It’s not going to happen until April.

But it IS going to happen!

After 65 years of talking about it

(“I’m going to be a writer when I grow up!”);

After 20 years of doing something about it

(actually writing);

After 8 years of

receiving form rejection slips;

receiving form rejection slips with “Sorry” handwritten on them;

receiving nicer form rejection slips with “We liked this quite a bit” handwritten on them;

receiving still nicer form rejection slips with “Almost, Nina!  Keep trying!” handwritten on them;

receiving the occasional form rejection letter expressing pleasure at reading and chagrin at being unable to publish for lack of (a) space or (b) resources;

And after three years of having just about given up trying…



AND BE PAID (a little) FOR IT!

Yes!  “Falling Off the Roof” — a twenty-three page memoir about the summer I turned thirteen — will appear in the Spring 2014 issue of The Iowa Review.  The page proofs arrived today, so I know it’s finally true.

Apart from the age at which it is happening to me, there are several interesting aspects to this extremely belated triumph.  I wrote a long-form version of the piece nineteen years ago, in 1995. It was then called “Atlantic City 1944.” Retired from the law, I cut it way down to what I hoped was publishable length and began sending it out as fiction eight years ago, in 2006.  But it wasn’t until five years later in 2011, when I cut it down even further, gave it a more interesting title, and changed the narrator’s name from Anna to Nina, thereby transforming her first-person story into memoir for a whole new set of editors to consider — that I finally passed Go.

Even then, it was a pretty slow Go.  Two years for the magazine to make up its mind;  we didn’t sign a contract until March 2013.  And one more year after that to move through Iowa’s pipeline to the printed page.  It’s a wonder I’m still alive to see the day!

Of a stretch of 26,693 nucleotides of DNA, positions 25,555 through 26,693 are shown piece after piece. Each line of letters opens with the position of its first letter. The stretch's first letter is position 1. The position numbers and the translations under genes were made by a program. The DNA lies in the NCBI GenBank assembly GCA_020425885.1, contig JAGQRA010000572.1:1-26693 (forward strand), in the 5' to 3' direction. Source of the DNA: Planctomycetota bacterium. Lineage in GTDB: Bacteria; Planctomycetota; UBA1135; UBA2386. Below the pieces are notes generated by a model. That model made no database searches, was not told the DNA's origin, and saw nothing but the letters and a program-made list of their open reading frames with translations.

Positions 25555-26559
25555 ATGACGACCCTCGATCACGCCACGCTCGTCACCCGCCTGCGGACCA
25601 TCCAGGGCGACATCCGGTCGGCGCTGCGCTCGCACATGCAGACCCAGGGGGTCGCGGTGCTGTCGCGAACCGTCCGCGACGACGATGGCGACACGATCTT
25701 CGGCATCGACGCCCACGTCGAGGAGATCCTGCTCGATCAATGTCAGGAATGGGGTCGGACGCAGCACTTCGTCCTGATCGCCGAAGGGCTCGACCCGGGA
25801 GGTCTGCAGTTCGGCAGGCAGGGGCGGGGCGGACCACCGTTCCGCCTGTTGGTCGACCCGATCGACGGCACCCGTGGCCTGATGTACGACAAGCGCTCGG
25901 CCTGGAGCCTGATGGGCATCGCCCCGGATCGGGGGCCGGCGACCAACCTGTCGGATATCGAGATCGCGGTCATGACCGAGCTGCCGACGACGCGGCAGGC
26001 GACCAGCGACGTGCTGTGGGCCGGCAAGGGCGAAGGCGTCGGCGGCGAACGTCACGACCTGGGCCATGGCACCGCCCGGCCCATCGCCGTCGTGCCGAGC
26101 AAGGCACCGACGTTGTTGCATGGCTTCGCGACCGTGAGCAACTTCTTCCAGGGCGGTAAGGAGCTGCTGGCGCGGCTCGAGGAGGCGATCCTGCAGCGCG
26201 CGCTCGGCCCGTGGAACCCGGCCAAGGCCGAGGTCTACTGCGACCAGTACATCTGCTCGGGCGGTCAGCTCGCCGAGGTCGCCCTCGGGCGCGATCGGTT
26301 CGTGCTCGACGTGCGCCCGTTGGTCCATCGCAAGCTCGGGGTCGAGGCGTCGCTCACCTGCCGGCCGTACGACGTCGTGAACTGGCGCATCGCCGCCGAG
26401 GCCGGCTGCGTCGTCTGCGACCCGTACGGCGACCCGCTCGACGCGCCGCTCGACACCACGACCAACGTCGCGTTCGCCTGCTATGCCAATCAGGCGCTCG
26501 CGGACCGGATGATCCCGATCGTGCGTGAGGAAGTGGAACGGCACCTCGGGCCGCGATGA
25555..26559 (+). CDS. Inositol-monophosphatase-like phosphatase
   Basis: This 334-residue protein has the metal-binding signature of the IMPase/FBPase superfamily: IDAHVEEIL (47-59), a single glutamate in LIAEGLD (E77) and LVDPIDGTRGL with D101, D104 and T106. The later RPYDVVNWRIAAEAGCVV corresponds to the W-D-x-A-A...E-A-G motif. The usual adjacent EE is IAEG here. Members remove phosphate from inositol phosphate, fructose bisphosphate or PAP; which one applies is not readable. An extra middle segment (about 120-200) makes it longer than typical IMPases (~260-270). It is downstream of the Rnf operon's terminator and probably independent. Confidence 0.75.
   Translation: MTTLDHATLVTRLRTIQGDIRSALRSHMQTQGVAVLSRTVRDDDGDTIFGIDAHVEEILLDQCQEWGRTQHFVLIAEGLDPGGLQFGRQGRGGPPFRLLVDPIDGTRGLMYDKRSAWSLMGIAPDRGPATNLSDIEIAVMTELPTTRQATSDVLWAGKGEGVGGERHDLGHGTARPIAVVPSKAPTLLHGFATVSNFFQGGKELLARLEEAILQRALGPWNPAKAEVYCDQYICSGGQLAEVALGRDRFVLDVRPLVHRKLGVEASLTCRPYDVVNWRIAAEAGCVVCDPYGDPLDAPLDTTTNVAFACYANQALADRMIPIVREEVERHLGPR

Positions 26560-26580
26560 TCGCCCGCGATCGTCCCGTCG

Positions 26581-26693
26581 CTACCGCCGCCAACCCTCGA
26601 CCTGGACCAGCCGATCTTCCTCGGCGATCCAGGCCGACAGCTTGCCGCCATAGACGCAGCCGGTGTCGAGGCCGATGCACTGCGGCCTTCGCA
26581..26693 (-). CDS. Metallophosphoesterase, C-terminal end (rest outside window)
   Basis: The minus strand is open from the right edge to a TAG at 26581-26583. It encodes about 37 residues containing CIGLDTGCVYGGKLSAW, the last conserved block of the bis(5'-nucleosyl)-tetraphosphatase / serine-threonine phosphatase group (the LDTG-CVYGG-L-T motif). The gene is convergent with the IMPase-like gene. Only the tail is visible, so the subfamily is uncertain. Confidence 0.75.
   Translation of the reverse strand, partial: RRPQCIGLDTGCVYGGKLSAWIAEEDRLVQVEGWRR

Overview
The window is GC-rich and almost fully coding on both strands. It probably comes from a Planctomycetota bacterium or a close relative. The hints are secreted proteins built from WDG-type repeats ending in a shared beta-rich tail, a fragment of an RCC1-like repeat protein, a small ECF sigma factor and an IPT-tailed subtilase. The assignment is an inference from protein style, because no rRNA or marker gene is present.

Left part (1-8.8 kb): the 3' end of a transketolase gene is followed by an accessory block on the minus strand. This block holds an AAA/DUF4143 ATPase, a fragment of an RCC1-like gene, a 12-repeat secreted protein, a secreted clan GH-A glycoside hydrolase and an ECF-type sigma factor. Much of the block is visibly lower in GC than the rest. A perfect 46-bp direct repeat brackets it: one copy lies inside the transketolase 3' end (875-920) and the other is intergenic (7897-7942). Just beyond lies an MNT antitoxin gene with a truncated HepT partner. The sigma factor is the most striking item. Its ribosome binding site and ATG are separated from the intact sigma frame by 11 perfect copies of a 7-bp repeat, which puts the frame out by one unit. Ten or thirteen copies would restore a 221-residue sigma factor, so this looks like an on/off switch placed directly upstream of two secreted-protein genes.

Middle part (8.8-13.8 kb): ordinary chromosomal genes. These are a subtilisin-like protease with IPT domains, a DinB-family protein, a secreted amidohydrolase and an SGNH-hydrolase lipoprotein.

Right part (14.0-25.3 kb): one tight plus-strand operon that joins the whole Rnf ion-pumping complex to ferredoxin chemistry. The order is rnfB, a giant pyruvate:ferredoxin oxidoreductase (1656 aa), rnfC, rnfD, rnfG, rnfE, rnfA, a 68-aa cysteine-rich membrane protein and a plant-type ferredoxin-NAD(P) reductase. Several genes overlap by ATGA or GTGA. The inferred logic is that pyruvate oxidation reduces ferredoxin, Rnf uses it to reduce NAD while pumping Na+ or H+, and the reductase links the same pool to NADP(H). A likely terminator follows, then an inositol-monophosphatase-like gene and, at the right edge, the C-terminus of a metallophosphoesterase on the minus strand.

Some people might look for lessons here.  Such as:

Never give up.  

Editors come, editors go.

Some like what others don’t.

Memoir is still hot.

Titles matter.

If it seems broke, fix it.

But I think the main lesson is just what it is in life generally:

You never can tell.

Single issues of The Iowa Review are $9.95 plus $2 shipping if you buy from the website.  In addition, the Spring 2014 issue will be available on Kindle in April. You may also be able to find TIR for free at large public libraries and at university libraries, if you have access to one.  I’d love to retype all of “Falling Off the Roof” for you right here and save you the hassle, but that would breach the contract, which guarantees TIR first publication rights.  Unfortunately, blogging is considered “publication.”

You’ll probably hear more about this from me as April approaches.  Right now, please forgive the blog seeming a bit bleary during the next few days.  I shall be page-proofing with eagle eyes and a ruler beneath each line of text so as not to miss a single misplaced jot or tittle, and may therefore miss a whole lot of them online.


33 thoughts on “A FIRST AT EIGHTY-TWO!

    • In whatever part of the internet the TIR website may be, TIR and its mailing department are themselves located in Iowa. The author, as you may know, lives in New Jersey. She will therefore find it hard to autograph copies in Iowa, a state she has no plans to visit in the foreseeable future. ( If you look at a map, you will realize those two states are quite far apart.) However, requests made privately to the author’s email address by special virtual “friends” are another matter. She will see what she can do. 🙂